Gris: Harlequin with Guitar, 1919




Cubism and American Modernism-

   Cubism was introduced to America through a group of American artists in New York City called The Eight in 1913 at an Armory Show. The American audience was generally shocked, but American cubism grew and became more developed as the modernism gained momentum.


    Stuart Davis(1892-1964) was one of the first Americans to use European cubism. He felt that America had been portrayed in 19th century techniques for a long time and there needed to be a change. Stuart felt that city life would best be expressed through cubist means. By adapting english words, American logos and by giving his scenes a jumpy but rhythmic design, Stuart adapted cubism into American culture. In 1922, Stuart wrote that he would "begin a series of paintings that shall be rigorously logical American, not French. America has had her scientists, her inventors, now she will have her artist." After this, he produced art that imitated European cubism, but replaced all foreign objects with American ones.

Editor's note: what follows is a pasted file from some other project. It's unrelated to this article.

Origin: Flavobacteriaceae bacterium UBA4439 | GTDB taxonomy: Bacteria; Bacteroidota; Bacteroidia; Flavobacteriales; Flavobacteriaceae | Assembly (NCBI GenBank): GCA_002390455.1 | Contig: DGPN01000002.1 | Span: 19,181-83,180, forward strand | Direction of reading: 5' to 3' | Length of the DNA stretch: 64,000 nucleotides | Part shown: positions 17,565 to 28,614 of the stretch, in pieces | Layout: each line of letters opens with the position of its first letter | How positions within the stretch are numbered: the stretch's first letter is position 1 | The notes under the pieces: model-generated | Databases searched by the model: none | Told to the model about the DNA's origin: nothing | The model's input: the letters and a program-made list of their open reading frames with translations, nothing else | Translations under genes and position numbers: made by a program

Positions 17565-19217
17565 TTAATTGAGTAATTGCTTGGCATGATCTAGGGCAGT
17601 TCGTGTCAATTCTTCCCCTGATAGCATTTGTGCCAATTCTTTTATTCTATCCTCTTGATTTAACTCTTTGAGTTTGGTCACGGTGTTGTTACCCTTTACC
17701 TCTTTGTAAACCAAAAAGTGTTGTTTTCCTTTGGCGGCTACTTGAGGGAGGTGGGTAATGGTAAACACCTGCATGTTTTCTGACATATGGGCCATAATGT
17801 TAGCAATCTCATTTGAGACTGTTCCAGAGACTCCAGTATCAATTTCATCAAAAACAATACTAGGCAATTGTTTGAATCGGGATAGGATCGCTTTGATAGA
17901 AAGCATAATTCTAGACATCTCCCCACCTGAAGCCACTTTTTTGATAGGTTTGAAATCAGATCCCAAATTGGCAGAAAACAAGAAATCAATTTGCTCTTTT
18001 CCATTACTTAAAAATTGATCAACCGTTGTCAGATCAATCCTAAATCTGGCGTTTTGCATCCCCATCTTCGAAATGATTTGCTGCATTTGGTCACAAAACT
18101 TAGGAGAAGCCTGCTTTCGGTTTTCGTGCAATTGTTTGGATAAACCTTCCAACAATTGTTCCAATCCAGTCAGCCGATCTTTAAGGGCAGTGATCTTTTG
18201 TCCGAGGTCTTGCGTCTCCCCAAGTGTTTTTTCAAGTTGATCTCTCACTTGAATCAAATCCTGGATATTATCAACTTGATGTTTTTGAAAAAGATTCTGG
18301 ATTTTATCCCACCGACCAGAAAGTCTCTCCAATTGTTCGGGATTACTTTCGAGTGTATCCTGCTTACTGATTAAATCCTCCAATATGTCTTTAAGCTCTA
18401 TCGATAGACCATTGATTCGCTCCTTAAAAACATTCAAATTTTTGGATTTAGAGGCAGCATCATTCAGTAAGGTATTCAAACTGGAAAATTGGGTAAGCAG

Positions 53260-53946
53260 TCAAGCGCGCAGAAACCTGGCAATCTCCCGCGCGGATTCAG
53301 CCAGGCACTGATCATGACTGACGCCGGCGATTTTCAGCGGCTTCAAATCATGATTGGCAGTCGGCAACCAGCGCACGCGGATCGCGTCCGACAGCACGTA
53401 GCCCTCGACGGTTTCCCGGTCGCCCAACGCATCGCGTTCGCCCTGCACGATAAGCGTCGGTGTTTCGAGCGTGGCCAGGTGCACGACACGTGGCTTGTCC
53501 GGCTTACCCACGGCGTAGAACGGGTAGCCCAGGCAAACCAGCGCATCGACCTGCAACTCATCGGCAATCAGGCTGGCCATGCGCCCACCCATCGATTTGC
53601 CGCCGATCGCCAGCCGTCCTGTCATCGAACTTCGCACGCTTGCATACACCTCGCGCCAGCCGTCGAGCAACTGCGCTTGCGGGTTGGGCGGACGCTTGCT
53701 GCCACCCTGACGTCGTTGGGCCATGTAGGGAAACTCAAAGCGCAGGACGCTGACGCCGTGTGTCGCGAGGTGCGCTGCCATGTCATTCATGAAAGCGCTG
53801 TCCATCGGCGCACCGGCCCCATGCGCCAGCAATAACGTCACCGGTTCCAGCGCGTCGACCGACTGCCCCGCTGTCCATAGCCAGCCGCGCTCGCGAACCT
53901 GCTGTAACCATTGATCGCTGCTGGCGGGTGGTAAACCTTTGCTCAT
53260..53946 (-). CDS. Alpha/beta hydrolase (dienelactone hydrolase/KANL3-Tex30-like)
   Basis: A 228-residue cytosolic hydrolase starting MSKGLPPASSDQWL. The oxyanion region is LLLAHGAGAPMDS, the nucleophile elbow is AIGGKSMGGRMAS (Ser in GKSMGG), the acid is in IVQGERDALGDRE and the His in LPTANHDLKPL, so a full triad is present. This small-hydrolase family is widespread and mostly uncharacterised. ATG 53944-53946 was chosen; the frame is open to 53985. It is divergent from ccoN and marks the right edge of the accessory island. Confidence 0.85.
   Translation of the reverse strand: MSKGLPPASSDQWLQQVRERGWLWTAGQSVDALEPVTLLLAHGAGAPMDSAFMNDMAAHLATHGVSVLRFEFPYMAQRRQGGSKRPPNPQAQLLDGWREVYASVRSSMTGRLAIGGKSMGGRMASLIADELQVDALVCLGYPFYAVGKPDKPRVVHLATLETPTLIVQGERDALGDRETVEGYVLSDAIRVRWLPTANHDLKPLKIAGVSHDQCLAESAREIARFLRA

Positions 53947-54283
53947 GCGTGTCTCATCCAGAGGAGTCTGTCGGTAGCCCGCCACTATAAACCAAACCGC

Aaron Douglas (1898-1979) developed American cubism in his art as he divided the visual space and overlapping planes. One of his more famous techniques was the use of circular shapes, representing the simultaneousness of our life experience. He painted mostly in browns and greens and had a strong focus on breaking down traditional African styles. Douglas' art greatly influenced African American muralists, who adapted cubism in their work as seen below.


Carlos Lopez, Bounty, Paw Paw, Michigan